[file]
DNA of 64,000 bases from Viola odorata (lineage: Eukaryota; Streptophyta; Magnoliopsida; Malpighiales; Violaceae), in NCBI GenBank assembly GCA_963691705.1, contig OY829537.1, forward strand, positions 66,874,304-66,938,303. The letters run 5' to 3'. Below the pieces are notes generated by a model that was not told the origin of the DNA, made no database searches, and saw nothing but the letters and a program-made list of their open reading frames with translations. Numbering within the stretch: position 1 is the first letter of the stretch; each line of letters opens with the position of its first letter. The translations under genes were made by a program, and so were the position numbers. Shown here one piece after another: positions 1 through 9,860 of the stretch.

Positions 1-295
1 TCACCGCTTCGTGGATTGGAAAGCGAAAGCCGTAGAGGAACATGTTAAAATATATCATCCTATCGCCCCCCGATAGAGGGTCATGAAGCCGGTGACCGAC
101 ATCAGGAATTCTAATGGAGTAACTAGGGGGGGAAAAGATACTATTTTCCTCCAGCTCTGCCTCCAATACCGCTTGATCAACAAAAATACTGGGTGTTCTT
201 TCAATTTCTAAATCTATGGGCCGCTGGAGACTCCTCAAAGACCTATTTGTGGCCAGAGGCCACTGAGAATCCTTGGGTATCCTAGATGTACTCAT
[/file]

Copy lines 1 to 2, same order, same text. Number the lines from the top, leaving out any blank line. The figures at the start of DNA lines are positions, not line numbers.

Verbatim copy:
DNA of 64,000 bases from Viola odorata (lineage: Eukaryota; Streptophyta; Magnoliopsida; Malpighiales; Violaceae), in NCBI GenBank assembly GCA_963691705.1, contig OY829537.1, forward strand, positions 66,874,304-66,938,303. The letters run 5' to 3'. Below the pieces are notes generated by a model that was not told the origin of the DNA, made no database searches, and saw nothing but the letters and a program-made list of their open reading frames with translations. Numbering within the stretch: position 1 is the first letter of the stretch; each line of letters opens with the position of its first letter. The translations under genes were made by a program, and so were the position numbers. Shown here one piece after another: positions 1 through 9,860 of the stretch.

Positions 1-295